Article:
Food, clothing and a roof over your head, most would agree are basic needs. We’re two out of three at our house. The soggy realization that our roof was kaput soaked in a few weeks ago.
“Uhhh, Honey?” I said, looking up from the kitchen table toward a brown splotch forming on the white ceiling.
DC followed my glance to the new, saucer-sized water stain and said something I cannot print in a family newspaper.
And the phone calls began. Two inspections, one insurance claim and four roofing estimates confirmed:
• This was not a patch job. We needed a whole new roof.
• Insurance would cover the interior damage (drywall and paint), but the roof was on us, which was fair though unfortunate.
• Given the cost, we pretty much would not be able to take a vacation again until humans live on Mars.
The roofers’ estimates were all close in price and established that we weren’t getting out of this for less than the cost of a Honda Civic, a nice wedding, or 35,568 cans of soup, which is what we’ll be eating. We won’t even talk about my dashed dream of new fall landscaping for the backyard. (Cue “Taps” on the bugle.)
However, if I must be grown up about this, which I resent, the roof news wasn’t a complete surprise. When we bought the Happier Yellow House two years ago, the home inspector said the roof had only a few good years left. Asphalt shingle roofs in Florida’s hot, humid, hurricane-ridden climate typically last 15 to 20 years. Ours had been broiling now for 16.
I looked for the silver tarp in all this. “Maybe we can improve our home’s curb appeal,” I said to DC hopefully. “I mean, we could get something besides boring gray asphalt shingles.” DC didn’t answer. He was too busy staring into his Scotch trying to find meaning in the ice cubes.
As the fresh damp ceiling ring swelled over my head like a cloud of doom, I investigated my options.
The roofers were unanimous in their opinion: Stick with asphalt shingles. The most popular roofing material in the United States, asphalt shingles are economical, practical and work with a lot of traditional home styles. Tile, metal or slate roofs, though they last longer, cost a lot more and are heavy; many homes (including ours) aren’t built to support them. Wood shingles, a good fit for ranch or rustic homes, can develop algae in moist climates.
Though I couldn’t change the type of shingle, I could still change the color. I surveyed the sample board’s 18 choices to see what might best top off the HYH. The many grays ranged in value from Mist White to Charcoal Black. In between were bold color options like Atlantic Blue, Hunter Green and Cottage Red. Hmmm. I felt my knees giving way and called my brother.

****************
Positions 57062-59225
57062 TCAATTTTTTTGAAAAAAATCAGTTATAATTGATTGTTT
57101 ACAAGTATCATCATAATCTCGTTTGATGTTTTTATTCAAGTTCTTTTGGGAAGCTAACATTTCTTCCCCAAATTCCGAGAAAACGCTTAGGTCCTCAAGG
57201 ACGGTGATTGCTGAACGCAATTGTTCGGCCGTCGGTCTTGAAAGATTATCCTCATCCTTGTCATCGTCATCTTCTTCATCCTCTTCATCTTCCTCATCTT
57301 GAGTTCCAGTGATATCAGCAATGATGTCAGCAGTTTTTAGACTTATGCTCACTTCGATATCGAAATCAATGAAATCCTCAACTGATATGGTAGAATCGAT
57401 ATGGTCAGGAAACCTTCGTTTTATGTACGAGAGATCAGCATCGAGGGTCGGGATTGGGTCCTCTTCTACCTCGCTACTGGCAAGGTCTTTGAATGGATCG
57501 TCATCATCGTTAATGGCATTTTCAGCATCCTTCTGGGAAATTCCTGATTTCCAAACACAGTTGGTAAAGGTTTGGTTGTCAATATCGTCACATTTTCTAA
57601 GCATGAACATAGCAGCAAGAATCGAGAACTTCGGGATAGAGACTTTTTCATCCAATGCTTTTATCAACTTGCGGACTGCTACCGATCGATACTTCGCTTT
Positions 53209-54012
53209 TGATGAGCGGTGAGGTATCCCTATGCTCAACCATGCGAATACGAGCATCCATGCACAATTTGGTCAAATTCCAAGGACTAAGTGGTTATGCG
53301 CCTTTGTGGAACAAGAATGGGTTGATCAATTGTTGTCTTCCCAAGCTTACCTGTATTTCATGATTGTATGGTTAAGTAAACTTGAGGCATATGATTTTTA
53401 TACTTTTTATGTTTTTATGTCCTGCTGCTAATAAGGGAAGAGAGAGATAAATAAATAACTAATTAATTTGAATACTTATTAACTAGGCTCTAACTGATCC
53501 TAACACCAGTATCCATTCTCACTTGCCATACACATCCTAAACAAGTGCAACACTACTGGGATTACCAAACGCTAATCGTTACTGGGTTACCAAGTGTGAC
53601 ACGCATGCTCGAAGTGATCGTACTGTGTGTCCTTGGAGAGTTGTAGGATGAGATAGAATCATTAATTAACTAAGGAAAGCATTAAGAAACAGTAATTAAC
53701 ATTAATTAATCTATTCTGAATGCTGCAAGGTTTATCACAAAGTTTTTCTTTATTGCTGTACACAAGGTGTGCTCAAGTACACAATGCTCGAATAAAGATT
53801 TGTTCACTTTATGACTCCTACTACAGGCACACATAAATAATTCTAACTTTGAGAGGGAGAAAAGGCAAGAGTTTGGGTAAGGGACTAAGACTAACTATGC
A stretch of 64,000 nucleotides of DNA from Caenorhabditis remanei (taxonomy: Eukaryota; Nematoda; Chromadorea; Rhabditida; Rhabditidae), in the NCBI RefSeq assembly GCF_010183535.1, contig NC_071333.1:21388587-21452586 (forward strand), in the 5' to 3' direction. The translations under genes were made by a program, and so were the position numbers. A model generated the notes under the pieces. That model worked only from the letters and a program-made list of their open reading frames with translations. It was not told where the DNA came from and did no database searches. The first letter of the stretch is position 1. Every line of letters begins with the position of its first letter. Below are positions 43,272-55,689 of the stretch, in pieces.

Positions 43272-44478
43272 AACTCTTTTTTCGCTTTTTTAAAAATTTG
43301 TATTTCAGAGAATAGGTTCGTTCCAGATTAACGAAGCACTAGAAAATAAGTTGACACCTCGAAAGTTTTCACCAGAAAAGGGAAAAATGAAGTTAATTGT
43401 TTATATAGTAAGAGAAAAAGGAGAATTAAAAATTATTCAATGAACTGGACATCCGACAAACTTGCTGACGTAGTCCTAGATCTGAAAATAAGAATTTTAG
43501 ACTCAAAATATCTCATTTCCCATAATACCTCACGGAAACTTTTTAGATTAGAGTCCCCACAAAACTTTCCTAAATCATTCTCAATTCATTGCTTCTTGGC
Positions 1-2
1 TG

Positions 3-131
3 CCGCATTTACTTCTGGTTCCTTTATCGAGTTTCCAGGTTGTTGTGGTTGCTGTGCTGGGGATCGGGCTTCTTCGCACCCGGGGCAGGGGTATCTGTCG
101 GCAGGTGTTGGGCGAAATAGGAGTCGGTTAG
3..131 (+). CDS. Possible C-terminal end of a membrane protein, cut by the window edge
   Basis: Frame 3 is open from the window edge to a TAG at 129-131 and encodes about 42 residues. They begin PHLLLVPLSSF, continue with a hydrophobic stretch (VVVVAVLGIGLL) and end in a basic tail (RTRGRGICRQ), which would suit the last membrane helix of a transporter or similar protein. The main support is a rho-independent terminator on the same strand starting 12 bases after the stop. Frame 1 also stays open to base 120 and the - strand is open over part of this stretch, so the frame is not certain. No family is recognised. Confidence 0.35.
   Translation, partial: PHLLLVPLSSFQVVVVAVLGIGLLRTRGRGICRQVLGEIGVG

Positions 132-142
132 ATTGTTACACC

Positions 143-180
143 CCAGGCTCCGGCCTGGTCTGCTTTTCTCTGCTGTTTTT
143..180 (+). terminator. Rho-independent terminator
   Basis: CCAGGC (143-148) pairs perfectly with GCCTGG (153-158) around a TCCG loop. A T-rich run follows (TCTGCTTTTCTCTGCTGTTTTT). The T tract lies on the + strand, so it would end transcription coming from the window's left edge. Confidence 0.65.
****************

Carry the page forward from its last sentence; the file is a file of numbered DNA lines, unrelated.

A Los Angeles-based design architect, Craig Jameson makes these decisions every day. He brought me to my senses, as he often does. “It’s okay to be gray,” he said, then offered these points to consider when choosing a new roof color:
Look at what you have. Replacing your roof with the type of material you already have is generally safe, since builders typically choose the right material for a home’s architectural style, structural support, color palette and location, he said.
Consider climate. Shingle color can affect your home’s temperature and, depending on your insulation, energy bills. Black attracts and retains heat making attics hotter. A lighter roof will reflect sun and keep interiors cooler.
Factor in house colors. Your roof needs to be part of your home’s color composition. For instance, red brick houses look nice with dark brown, deep gray or black shingles. Light gray houses look smart with dark gray roofs. Beige or cream houses can work with brown, warm gray or even colored shingles. If you’re planning to change the color of your house, now is a good time to consider the whole palette.
Don’t make a statement. Your roof should not be the first feature folks notice. “A roof is meant to be in the background,” Craig said. “A very dark roof will be more pronounced. A light roof will compete with the façade for attention, which is why mid tones are most popular.” Our yellow house has white trim and black shudders. When looking at it, Craig pointed out, you first see the burnt-orange front door and the oval window above it. Next your eyes go to the white trim and black shudders. Then you notice the rest of the house. The mid-gray roof you see last, which is as it should be.
Get large samples. Do not choose your roof color from a small color chip, or from colors on a computer screen. Get two or more large samples and see the color in your light on your roof, at different times of day.
Aim for variation. Homogenous colored shingles look flat. You want shingles that have a slight variation in color to give the roof some dimension, but not so much it looks like a checkerboard.
Mind your neighbors. Look at the roofs around yours and choose a shingle color that harmonizes. Don’t make it match but do make it blend. Clear your choice with your homeowner’s association, if you have one, and make sure it complies with any subdivision rules.
Still not sure? Take a picture of your house. Print out several color copies, and, using colored pencils, color the roof in different shades.
After considering a gamut of color options, I chose, thanks to Craig’s sound advice, medium gray (Colonial Slate) asphalt shingles in almost exactly the same color as the shingles we’re replacing. Though change is fun, sometimes boring is best. Picking a roof is one of those times.
Syndicated columnist Marni Jameson is the author of five home and lifestyle books, including Downsizing the Family Home – What to Save, What to Let Go and the forthcoming Downsizing the Blended Home – When Two Households Become One (Sterling Publishing, Dec. 2019). You may reach her at www.marnijameson.com.